Daikaiju Week day 4: Shinji Hijuki’s Attack on Titan

Today I watched Shinji Hijuki’s Attack on Titan (2015)

Attack on Titan

The massive Attack on Titan franchise is all the proof one needs to see that giant monsters are still alive an well in the various Japanese media industries.  Attack on Titan is an apocalyptic and dramatic tale of humanity on the edge of extinction as they do battle with a strange race of giants known as titans.  Humanity lives behind a series of three giant walls and after a brief introduction to the main characters, the first of these walls is breached.  From there we skip forward two years to when the many refugees from the areas near the outer wall have created a food shortage, it was mostly the farmland protected by the outer wall and this is now all lost.  There is only one way for the humans to kill titans and it involves cutting out the nape of a titan’s neck, so a new force of soldiers are trained to use air pressure driven grappling guns (like Batman) mounted to each hip to grant them the mobility to exploit this weakness.

When looking at this live action adaptation, the differences in medium should be noted, of course many liberties will need to have been taken with the story to condense so much into such a short time frame.  The film changes quite a lot, most notably he setting, which went from steampunk flavoured euro-fantasy to something closer to the Second World War in aesthetic.  While the film maintains much of the source material’s brutality it lack time to build up emotional connections to make some of the emotional punches hurt.  That being said it does manage to tap into the thematic underpinnings of the work, touching on ideas related to the loss of identity in social structures, horrors of war, individuality against group ideologies, and personal duty.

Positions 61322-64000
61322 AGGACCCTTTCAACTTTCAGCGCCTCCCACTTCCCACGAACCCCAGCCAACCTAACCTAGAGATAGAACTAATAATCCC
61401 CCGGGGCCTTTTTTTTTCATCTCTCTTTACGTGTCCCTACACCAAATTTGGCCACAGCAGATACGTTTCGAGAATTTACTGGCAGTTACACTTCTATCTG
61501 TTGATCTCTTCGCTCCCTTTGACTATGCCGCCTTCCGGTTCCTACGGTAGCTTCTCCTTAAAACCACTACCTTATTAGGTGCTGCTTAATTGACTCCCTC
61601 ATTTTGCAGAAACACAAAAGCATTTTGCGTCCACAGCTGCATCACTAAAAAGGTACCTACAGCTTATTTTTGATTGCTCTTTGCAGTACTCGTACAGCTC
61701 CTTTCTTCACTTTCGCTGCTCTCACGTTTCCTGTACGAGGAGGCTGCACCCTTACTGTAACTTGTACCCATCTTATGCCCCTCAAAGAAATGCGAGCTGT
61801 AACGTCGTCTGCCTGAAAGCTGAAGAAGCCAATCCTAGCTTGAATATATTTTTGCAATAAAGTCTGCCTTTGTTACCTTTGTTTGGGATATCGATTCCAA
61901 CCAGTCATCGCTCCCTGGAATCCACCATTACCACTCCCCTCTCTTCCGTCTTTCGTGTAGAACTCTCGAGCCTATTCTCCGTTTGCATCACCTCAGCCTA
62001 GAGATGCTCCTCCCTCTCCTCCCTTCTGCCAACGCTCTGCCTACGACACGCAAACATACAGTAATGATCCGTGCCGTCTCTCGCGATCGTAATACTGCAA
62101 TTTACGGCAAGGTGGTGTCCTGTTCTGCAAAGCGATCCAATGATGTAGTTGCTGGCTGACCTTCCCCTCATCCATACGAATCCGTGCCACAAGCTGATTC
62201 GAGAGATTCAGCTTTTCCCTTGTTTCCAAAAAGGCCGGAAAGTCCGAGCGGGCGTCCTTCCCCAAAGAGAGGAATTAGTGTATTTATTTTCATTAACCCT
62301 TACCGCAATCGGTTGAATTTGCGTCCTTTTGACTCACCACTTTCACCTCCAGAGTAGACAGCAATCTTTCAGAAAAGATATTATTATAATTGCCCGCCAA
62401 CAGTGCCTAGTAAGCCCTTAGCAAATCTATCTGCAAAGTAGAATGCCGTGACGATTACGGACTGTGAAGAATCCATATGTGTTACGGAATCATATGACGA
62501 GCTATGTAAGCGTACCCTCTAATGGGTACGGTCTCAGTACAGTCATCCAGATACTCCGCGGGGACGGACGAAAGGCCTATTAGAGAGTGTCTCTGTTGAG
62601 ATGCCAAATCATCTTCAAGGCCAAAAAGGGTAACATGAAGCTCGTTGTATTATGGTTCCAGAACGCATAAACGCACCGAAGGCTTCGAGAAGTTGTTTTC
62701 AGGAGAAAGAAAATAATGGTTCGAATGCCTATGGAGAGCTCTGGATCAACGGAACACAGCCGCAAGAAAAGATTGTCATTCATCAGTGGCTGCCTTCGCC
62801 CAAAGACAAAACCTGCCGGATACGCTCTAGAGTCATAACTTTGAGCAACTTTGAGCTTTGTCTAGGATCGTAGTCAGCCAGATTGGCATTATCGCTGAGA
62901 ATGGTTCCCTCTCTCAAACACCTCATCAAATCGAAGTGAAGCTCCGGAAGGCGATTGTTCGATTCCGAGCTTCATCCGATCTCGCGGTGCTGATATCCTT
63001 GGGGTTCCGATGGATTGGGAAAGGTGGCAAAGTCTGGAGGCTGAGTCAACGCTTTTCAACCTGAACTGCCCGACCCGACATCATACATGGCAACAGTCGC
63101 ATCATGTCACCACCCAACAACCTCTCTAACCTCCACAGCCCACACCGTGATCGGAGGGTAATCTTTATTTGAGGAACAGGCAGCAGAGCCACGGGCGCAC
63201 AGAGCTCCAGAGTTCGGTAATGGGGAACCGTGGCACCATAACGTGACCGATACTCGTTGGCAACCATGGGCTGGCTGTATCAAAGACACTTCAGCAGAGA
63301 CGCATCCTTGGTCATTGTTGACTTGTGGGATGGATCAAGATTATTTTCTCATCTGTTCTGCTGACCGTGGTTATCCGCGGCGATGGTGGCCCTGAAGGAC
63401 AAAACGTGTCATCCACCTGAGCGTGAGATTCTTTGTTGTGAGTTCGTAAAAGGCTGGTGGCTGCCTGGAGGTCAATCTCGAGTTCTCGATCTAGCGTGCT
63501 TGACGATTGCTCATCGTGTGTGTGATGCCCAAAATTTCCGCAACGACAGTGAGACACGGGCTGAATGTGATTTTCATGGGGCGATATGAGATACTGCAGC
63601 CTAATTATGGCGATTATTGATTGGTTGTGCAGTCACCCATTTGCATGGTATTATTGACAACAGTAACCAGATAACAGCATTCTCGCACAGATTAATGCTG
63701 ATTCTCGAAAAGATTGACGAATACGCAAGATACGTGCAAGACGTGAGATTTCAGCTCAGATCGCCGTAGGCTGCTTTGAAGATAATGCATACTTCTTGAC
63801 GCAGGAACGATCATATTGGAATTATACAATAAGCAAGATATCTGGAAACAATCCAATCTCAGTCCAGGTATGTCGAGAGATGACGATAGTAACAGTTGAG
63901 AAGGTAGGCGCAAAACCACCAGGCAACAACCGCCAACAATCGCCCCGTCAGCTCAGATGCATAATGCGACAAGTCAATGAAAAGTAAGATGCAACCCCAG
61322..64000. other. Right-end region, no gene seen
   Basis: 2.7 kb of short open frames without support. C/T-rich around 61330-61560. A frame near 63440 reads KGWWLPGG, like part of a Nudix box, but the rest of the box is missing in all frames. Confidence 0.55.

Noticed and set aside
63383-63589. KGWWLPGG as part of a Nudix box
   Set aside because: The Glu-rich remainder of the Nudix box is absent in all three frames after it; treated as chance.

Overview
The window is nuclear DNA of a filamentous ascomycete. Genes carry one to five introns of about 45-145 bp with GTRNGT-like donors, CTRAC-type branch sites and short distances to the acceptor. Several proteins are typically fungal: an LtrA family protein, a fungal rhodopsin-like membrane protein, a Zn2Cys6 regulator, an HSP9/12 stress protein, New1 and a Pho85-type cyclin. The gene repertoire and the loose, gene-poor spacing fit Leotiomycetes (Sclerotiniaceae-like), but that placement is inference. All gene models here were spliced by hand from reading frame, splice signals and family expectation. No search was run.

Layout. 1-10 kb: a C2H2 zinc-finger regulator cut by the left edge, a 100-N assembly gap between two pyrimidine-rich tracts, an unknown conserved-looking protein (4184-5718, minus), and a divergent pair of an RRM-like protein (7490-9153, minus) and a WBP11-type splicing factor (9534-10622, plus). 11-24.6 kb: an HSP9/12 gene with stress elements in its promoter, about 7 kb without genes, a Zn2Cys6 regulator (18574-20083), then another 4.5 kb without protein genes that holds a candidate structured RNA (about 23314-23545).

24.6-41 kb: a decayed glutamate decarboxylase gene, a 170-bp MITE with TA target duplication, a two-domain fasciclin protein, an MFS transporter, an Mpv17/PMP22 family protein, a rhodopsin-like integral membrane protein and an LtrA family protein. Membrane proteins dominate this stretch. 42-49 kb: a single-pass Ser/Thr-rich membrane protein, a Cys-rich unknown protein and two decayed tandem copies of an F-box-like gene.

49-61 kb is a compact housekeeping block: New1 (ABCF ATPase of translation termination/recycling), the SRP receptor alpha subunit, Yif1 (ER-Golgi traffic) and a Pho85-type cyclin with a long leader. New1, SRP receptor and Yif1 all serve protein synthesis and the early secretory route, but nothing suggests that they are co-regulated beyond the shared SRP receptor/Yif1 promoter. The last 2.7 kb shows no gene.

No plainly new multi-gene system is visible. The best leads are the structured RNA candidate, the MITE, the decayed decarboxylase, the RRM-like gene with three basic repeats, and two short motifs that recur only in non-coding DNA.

Despite the aforementioned lack of true emotional depth, the film is very violent and disturbing.  The titans themselves seem to be drawn directly from some of Goya’s more disturbing works, especially Saturn Devouring his Son.  While the effects work doesn’t compare favourably to modern Hollywood, it is really quite creative in how it approaches many of the issues inherent in bringing this series to live action film.  The titans are a mix of practical and digital effects which captures the eerily human and illogical nature of them in a disturbing way.  The other big image that everyone wants to see is maneuvering gear in action, which fares less well than the titans, though is still fairly fun to watch.  The issue is that to really get the cool maneuvers in, the film has to become a little cartoonish in a way that does not mesh well with the more serious elements.

This feeds into the film’s larger issue, it is way too over the top with far too much frequency.  The comic relief clashes with the horror and the actors are almost all delivering their lines with a little too much energy.  It is all just a little too camp, especially those performances, and what serious themes are presented get washed away by B movie acting.  The comic relief feels really forced and unnatural, often impossibly peppy for the grimness on display.  While this all makes Attack on Titan a unique film, it tries to hard to blend some very disparate elements and is not wholly successful.  That being said it does succeed at being quite a disturbing giant monster flick with plenty of creative effects and action.  3/5


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